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When you're out with your girlfriends, you enjoy hanging out and a number of sips - that's when the conversation gets real. You talk about your love life, what you should do in your careers and then its down to talking about what's going on down there. Maybe you have questions or are prepping for when you have your next visit with your OB/GYN. We decided to find out answers to some questions that readers have asked us by talking with Dr. Sherry Ross who is based in Santa Monica. We found that talking with her was like adding her into our tribe of girlfriends! ATHLEISURE MAG: Tell us about your background and how you knew that you wanted to be an OB/GYN. In addition, if you can, feel free to let us know about celeb clients that you have worked with. DR. SHERRY ROSS: When I was a young girl, I would go on hospital rounds with my father who was a Urologist—I must admit that initially I went for the endless supply of donuts and apple juice in the doctor’s lounge. However, over time, I learned firsthand how much my father embraced and loved his patients and loved his profession. I took careful note of his compassion and the positive impact he had on his patients, as well as the powerful impact that my father’s patients had on him. I knew I wanted to be a doctor in order to experience that same powerful and healing give and take. I can honestly say that the most gratifying thing about my 25-year career in medicine has been the relationships and bonds I’ve developed with my patients. I gravitated to OBGYN in my 3rd year of medical school since I loved delivering babies and being a part of such a joyous and memorable experience. Helping women was so satisfying and enjoyable and I really felt as though I could make a difference in their wellness journey. I felt as though when women's legs go up in stirrups, the conversation really

begins and I could serve as their best friend or favorite therapist. I am fortunate to take care of many A-list celebrities who also are committed to women’s health and wellness. Reese Witherspoon was incredibly kind and generous to write me a wonderful forward to she-ology. Social and celebrity influences can help promote the messaging of empowering women to take better control of their health and wellness. AM: We had the chance to have lunch with you. Why do you think that women's health in terms of vaginal issues, questions etc seem to be difficult for women to address and what can we do to make these conversations easier to have? DR. SR: Women need to be comfortable talking about their vagina’s. 50% of women never talk about their vaginal health with anyone, not even their doctor. If you can’t even say the word vagina how are we supposed to talk about it? Women need to talk about their specific health care issues, issues that are often ignored and not dealt with. There are very few places where women feel comfortable talking about their vaginas without feeling judged, so at the very least, a doctor’s office should be a bastion of comfort. 90% of women wished they had more information about vaginal health. The inability to say the word “vagina” has been passed on in our culture from outdated attitudes, societal norms and misconceptions about the vagina and sex. It doesn’t help that our society as a whole is undeniably juvenile about our approach to vagina. As an example, in June 2012, a bill was presented on the House floor seeking to regulate the use of the word "vagina" after Micigan Representative Lisa Brown was banned from speaking because she used the term in a debate over an anti-abortion bill. "Brown's comment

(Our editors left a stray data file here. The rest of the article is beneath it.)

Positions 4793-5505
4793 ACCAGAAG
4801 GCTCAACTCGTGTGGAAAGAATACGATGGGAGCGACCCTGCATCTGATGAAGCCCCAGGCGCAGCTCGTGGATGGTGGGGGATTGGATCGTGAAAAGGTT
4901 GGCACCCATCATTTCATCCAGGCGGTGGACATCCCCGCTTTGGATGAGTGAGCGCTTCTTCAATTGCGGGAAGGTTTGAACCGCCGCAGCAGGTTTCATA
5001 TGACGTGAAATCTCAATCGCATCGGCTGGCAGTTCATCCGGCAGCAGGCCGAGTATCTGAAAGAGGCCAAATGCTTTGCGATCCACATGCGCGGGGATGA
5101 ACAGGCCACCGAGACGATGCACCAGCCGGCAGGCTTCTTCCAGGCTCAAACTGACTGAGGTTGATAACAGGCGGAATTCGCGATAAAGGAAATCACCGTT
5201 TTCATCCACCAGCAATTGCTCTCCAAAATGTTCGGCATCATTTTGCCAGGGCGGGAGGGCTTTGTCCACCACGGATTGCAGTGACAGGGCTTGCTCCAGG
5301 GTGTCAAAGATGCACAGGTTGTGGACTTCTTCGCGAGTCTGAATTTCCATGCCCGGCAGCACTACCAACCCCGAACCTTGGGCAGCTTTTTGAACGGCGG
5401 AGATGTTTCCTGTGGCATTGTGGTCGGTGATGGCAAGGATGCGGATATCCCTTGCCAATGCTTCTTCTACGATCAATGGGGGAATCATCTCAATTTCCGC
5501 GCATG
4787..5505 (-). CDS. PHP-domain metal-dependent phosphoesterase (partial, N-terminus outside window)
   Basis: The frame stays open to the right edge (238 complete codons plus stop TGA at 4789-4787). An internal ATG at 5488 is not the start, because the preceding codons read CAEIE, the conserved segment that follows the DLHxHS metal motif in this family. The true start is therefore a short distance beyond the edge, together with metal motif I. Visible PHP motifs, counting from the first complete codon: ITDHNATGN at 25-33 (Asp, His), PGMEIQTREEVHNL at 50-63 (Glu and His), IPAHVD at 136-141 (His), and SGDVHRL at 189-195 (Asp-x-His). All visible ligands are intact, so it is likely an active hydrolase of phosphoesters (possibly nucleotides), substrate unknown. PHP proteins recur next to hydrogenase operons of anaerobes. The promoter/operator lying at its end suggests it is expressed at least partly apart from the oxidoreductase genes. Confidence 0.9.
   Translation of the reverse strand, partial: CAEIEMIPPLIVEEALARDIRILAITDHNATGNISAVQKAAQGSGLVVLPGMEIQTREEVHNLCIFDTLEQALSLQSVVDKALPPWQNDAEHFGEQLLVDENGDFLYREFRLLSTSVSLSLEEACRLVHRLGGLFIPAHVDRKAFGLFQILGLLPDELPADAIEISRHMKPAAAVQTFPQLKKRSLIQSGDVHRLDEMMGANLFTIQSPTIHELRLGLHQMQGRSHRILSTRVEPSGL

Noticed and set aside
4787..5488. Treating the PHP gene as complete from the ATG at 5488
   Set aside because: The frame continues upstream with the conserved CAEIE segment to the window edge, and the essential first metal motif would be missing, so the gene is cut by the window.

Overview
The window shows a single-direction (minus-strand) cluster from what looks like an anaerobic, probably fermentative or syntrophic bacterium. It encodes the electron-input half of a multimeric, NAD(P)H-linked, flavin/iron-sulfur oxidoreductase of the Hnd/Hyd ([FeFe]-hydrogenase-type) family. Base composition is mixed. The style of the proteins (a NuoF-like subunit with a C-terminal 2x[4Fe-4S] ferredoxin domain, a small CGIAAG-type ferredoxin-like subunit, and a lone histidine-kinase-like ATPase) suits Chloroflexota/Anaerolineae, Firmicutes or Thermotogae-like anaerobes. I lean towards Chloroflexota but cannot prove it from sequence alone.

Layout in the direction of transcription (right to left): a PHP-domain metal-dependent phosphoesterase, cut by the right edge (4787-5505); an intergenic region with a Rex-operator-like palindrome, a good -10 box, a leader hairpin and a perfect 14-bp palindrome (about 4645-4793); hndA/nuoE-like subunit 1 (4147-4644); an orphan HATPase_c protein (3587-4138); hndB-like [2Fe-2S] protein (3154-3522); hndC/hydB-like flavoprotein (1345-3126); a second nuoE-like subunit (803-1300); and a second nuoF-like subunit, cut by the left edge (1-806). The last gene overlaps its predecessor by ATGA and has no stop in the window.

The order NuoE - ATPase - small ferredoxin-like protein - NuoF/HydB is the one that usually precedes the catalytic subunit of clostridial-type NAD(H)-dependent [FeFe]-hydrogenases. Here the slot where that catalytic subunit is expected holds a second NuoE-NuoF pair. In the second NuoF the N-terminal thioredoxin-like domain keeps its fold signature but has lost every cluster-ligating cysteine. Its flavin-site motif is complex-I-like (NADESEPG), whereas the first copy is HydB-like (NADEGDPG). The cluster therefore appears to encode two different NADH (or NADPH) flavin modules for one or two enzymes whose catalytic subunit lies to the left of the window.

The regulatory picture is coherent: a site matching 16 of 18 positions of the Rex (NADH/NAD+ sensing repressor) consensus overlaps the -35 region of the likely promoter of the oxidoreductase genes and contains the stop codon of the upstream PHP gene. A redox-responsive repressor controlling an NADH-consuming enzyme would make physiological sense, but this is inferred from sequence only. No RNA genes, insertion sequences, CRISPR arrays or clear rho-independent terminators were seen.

Profile for Athleisure Mag

Athleisure Mag Jun 2018